Restoring the Balance: Women Physicians and the Profession of Medicine, 1850-1995

By Ellen S. More | Go to book overview

8
Medicine and the New
Women ‘s Movement

The fact is that in the field of medicine, the significant battle, the one
that counts above others—equal opportunity to get into medical
school—has been won.

E. Grey Dimond, M.D., 1983

However, men who have worked to eliminate discrimination cannot
assume that their job is finished.

Marilyn Heins, M.D., 1983

IF CAROL LOPATE’S 1968 study, Women in Medicine, conveys the liminal quality of the 1960s for women in medicine—a threshold reached but not yet crossed—then Mary Roth Walsh’s book Doctors Wanted: No Women Need Apply, published nine years later, reflects the profound change in attitude and expectations brought about by the rebirth of feminism during the intervening years.1 Passage in 1971 and 1972 of the “equal opportunity” amendments to the 1964 Civil Rights Act proved to be the catalyst women needed to increase their representation in many professional fields. Indeed, nothing better illustrates how closely the status of women physicians mirrored that of all white-collar American women than the impact of equal opportunity legislation on the medical profession. The rapid alteration of medicine’s demographic profile reflected the effects of the sudden transformation of gender politics.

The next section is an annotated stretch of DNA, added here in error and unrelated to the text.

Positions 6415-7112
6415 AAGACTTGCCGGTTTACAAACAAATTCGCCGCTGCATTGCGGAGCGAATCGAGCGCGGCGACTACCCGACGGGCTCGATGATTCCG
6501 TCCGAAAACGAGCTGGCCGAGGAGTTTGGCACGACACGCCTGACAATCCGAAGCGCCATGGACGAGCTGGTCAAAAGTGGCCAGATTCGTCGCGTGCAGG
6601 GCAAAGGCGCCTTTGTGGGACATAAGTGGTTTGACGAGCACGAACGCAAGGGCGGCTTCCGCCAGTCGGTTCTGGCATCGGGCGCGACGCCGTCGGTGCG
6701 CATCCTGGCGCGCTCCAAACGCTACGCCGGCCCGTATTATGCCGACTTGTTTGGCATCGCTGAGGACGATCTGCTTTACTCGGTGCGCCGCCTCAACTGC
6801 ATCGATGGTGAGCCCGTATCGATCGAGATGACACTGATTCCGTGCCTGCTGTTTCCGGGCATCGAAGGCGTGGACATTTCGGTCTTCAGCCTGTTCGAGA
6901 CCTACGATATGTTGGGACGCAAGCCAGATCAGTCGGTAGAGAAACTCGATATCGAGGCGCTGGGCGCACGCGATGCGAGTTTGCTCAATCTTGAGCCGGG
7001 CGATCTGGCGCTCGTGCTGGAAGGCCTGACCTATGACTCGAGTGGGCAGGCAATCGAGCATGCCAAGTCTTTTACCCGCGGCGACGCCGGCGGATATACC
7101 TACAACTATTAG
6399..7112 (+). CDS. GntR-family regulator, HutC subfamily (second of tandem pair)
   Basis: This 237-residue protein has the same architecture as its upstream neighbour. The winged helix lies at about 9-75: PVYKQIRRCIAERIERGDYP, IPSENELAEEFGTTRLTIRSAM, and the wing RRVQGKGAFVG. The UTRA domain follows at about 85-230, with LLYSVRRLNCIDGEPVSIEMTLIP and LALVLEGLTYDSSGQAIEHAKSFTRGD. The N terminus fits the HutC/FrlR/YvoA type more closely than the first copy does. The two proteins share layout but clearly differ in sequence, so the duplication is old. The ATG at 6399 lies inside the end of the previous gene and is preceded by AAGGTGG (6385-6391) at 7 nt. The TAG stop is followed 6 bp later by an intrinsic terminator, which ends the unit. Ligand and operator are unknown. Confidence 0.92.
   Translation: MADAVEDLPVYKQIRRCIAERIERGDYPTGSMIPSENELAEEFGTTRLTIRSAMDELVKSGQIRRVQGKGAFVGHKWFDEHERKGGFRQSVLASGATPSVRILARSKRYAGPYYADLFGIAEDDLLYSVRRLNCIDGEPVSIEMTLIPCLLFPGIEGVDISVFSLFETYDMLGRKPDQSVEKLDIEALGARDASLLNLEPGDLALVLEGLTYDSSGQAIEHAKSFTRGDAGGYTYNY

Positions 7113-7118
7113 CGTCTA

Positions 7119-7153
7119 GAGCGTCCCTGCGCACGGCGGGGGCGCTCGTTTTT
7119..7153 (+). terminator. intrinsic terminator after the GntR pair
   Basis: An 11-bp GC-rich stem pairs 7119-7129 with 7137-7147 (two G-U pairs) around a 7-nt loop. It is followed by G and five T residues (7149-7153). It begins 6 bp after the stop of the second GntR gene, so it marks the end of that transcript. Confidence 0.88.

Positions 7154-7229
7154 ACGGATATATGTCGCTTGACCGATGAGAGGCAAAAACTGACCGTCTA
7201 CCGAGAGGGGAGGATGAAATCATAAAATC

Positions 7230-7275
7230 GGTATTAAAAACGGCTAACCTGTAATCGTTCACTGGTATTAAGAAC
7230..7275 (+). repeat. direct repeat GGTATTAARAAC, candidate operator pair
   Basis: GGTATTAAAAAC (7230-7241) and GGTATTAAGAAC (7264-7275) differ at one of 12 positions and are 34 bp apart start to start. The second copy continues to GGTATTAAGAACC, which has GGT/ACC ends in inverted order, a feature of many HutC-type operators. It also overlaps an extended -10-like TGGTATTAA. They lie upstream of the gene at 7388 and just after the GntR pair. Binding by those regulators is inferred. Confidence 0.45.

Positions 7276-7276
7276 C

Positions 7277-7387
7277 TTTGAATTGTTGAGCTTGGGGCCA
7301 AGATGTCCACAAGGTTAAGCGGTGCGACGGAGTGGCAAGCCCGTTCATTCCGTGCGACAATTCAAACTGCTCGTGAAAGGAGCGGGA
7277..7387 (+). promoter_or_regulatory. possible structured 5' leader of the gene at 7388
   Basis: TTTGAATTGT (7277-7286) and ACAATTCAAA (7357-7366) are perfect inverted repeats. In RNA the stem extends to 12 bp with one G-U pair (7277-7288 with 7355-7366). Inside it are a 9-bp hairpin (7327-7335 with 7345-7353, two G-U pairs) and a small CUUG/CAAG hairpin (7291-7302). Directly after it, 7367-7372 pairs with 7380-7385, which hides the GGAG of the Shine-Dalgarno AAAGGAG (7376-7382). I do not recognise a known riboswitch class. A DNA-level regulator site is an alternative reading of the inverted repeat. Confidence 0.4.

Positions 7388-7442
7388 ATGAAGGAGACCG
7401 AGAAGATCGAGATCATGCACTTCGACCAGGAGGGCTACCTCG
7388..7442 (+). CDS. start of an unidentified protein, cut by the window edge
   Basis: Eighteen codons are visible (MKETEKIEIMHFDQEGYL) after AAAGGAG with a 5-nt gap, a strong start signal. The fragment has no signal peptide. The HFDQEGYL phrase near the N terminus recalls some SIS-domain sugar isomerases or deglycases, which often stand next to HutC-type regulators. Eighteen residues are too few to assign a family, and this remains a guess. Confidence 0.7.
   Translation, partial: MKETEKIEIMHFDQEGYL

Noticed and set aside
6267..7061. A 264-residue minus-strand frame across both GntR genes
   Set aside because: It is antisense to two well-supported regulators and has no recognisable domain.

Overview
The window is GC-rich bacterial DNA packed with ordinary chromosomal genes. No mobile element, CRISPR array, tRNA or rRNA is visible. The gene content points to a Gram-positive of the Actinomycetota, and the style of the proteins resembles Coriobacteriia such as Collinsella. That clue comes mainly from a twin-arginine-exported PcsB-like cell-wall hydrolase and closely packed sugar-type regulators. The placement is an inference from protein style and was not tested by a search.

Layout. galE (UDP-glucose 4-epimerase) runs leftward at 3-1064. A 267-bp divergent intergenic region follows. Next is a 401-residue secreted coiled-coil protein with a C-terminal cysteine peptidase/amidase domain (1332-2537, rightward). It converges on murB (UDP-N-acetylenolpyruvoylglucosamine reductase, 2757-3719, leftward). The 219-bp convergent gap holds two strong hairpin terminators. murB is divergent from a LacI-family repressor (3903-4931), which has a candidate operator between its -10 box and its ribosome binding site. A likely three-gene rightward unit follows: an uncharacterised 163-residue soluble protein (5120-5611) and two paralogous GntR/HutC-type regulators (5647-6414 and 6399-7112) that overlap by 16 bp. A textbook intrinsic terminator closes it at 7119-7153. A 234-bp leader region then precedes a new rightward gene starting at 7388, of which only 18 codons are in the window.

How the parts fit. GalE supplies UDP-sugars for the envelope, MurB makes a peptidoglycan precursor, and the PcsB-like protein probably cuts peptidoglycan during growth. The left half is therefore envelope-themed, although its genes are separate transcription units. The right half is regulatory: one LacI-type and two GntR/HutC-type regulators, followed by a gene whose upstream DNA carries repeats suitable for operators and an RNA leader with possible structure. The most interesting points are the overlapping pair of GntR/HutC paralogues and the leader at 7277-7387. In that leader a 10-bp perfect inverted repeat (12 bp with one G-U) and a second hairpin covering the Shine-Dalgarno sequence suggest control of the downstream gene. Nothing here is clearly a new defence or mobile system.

The Equal Opportunity Era

Titles VI and VII of the 1964 Civil Rights Act banned discrimination on the basis of race and sex but exempted colleges and universities from

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